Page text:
Understanding The Cause of Tooth Discoloration In Adults

Understanding The Cause of Tooth Discoloration In Adults

When your teeth become discolored, you are likely to feel very self-conscious. That’s probably because there’s hardly any way to hide your teeth. When you speak, smile or laugh, your teeth are sure to show to some extent. Yet, the most effective approach in dealing with tooth discoloration is to find out the root cause and find out if there are ways to rectify the problem. This post will consider some of these causes- the ones you can control, those you can’t and what to do to regain your confident smile.

Causes You Can Control

There are lifestyle choices that you can easily adjust so that you keep your teeth looking great. On the other hand, there are some choices that can have implications on how your teeth look. The following post looks at some of them.

Before your dentist can find the best way to whiten your smile, we need to know what caused the discoloration in the first place. Tooth staining can be a result of many different things, and it’s important to know exactly what’s contributing to your specific problem as treatment will vary based on this information. Some of the main causes of tooth discoloration are:

Beverages & Foods

Foods and drinks such as red wine, coffee, tea, and spaghetti sauce can all contribute to tooth staining.


Cigarettes, cigars, and chewing tobacco all contain ingredients that will stick to the tiny pores in teeth and create a dark or brownish appearance.

Oral Hygiene

There are many reasons why your dentist in Asheboro recommends daily brushing and flossing. Keeping your teeth white is one of them. Proper oral hygiene routines help remove bacteria and plaque buildup that could lead to decay and discoloration.  Read more at Dentistry Asheboro

Causes Beyond Your Control

On the other hand, there are tooth discoloration factors that you cannot control. For these ones, your dentist can best advise on the most effective solutions. The following post describes some of them:


Aging brings a lot of changes, including dental ones. As you get older, your enamel will wear down, allowing the yellow dentin underneath to show. However, your teeth may also turn a grayish-blue color as you age.

Dead Teeth

There’s always the chance that your tooth is turning blue or gray because it’s dead. A healthy tooth consists of nerves and living pulp. If you notice a tooth or two turning gray, blue, black, or dark pink, the nerves and pulp within the tooth may have died. Infection, trauma, and decay can cause teeth to die and turn a different color.

Dentinogenesis Imperfecta

If you have dentinogenesis imperfecta (hereditary opalescent dentin), your teeth may become translucent or take on a yellow-brown or blue-gray appearance. This rare genetic condition can also result in misaligned and weakened teeth, leading to wear, breakage, and tooth loss. Read more at Espire Dental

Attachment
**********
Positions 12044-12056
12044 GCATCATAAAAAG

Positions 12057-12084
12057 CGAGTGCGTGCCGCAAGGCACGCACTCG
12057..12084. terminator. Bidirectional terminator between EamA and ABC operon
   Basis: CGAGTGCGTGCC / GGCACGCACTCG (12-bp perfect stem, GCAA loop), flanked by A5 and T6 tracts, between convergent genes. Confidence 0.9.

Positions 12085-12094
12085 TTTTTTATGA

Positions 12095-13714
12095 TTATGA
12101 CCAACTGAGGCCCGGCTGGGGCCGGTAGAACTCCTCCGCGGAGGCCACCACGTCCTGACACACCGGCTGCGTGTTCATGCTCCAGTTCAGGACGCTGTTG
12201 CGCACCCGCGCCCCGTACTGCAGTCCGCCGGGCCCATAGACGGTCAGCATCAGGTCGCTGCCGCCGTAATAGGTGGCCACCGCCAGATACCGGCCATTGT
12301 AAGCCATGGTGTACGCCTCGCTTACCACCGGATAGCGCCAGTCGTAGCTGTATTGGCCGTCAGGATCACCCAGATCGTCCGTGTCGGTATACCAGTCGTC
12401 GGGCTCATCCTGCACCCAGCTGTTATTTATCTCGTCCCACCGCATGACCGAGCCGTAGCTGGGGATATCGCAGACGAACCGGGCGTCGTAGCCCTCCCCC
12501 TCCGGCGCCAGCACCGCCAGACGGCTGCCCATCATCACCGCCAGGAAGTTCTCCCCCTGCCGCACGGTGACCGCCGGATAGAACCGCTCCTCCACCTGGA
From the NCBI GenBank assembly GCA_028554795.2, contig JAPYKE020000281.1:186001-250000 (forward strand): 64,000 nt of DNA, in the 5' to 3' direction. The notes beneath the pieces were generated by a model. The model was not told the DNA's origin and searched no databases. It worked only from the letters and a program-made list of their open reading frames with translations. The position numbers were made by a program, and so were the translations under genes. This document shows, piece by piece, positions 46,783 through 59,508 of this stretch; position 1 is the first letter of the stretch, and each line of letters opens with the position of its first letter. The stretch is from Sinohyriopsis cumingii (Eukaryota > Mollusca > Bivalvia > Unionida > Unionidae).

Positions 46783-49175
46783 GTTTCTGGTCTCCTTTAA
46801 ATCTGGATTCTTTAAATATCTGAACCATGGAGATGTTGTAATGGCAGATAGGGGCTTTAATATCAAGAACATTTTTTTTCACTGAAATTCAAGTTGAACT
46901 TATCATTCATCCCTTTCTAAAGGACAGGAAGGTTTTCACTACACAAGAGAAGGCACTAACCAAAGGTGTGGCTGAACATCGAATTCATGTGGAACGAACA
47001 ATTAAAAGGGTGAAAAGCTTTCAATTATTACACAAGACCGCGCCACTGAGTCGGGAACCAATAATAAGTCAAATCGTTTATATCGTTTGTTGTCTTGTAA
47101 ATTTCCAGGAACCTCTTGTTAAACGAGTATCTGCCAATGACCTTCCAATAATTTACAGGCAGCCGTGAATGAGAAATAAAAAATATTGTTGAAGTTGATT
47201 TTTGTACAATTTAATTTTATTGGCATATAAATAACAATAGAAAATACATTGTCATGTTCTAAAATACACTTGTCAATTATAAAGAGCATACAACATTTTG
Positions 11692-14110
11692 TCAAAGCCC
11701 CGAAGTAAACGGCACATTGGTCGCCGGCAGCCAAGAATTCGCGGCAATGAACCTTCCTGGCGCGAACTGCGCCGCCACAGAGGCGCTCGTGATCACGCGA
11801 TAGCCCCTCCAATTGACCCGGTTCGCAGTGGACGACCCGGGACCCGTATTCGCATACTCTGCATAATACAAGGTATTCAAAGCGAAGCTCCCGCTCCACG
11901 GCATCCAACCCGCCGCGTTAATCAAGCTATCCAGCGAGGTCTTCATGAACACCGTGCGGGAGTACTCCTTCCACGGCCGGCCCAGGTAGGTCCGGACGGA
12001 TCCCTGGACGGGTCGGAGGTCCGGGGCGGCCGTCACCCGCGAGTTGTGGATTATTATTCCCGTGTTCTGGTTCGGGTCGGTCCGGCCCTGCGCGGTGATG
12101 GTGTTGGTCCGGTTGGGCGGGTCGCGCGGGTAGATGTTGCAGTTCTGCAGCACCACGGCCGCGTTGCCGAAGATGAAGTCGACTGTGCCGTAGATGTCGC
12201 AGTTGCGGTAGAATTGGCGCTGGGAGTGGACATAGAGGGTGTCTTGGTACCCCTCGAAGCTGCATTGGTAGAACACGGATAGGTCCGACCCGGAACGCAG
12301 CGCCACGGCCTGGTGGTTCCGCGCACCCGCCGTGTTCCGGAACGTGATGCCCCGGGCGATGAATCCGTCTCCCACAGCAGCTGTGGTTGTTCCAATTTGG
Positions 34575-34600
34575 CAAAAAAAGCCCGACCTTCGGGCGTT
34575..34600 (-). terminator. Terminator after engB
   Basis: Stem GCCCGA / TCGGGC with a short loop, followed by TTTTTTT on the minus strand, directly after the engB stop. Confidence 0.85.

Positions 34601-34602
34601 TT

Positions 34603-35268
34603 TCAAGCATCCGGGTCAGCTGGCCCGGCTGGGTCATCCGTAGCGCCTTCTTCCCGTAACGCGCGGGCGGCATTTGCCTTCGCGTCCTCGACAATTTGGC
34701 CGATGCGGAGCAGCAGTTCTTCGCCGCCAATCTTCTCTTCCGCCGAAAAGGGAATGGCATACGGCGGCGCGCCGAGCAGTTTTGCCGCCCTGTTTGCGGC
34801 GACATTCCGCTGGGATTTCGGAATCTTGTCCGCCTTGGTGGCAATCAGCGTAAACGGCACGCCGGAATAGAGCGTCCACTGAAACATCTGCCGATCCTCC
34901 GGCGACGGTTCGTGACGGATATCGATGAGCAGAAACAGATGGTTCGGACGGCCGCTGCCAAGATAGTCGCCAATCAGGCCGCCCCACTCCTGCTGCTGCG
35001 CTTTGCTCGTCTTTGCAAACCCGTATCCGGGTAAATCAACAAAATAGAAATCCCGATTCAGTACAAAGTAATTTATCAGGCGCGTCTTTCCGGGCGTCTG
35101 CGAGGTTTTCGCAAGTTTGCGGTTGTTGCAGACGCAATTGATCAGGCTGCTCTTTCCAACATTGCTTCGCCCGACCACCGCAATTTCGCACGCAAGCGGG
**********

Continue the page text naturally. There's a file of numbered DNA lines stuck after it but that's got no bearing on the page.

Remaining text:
Chemical Compounds

Adult Dentistry of Ballantyne

With the advance in technology, you are sure to interact with various chemicals in different kinds of products. Some of the chemicals used to treat drinking water or illnesses can cause tooth discoloration as the following post describes:

  1. Antibiotics

Tetracycline antibiotics stain teeth when they’re developing in the gums.

According to a research study published in the Research Journal of Pharmacy and Technology, tetracycline antibiotics are used in the treatment of some common infectious diseases in children and adults. It is most recommended that pregnant and lactating women should not take tetracycline antibiotics, as they bring about discoloration of teeth in primary dentition of the developing foetus in the womb of the mother. Tetracycline and oxytetracycline cause a yellow discoloration, whereas chlortetracycline produces a grey-brown discoloration. Evidence suggests that, of all the Tetracyclines, oxytetracycline causes the least tooth discoloration. Therefore in case of intake of tetracycline antibiotics you may require an in-office bleaching treatment for your stained teeth.

  1. Fluorosis

Fluoride is good for teeth, but excess fluoride can cause yellow or brownish yellow spots called fluorosis. Fluoridated water, fluoride toothpaste and prescribed fluoride tablets and treatments are your biggest sources of fluoride. Ask your dentist if you’re concerned you or your child is taking too much through these means. Read more at Colgate

You may also be affected by more than one of the aforementioned factors. That is why it is critical to consult a dentist before going for any teeth whitening treatment.

At Adult Dentistry of Ballantyne, you don’t need to worry about anything because we have the best team in town. Our goal is to ensure each of our clients receives top-notch dental services as well as a consultation that is worth its salt. Call us today for the best dental services in town!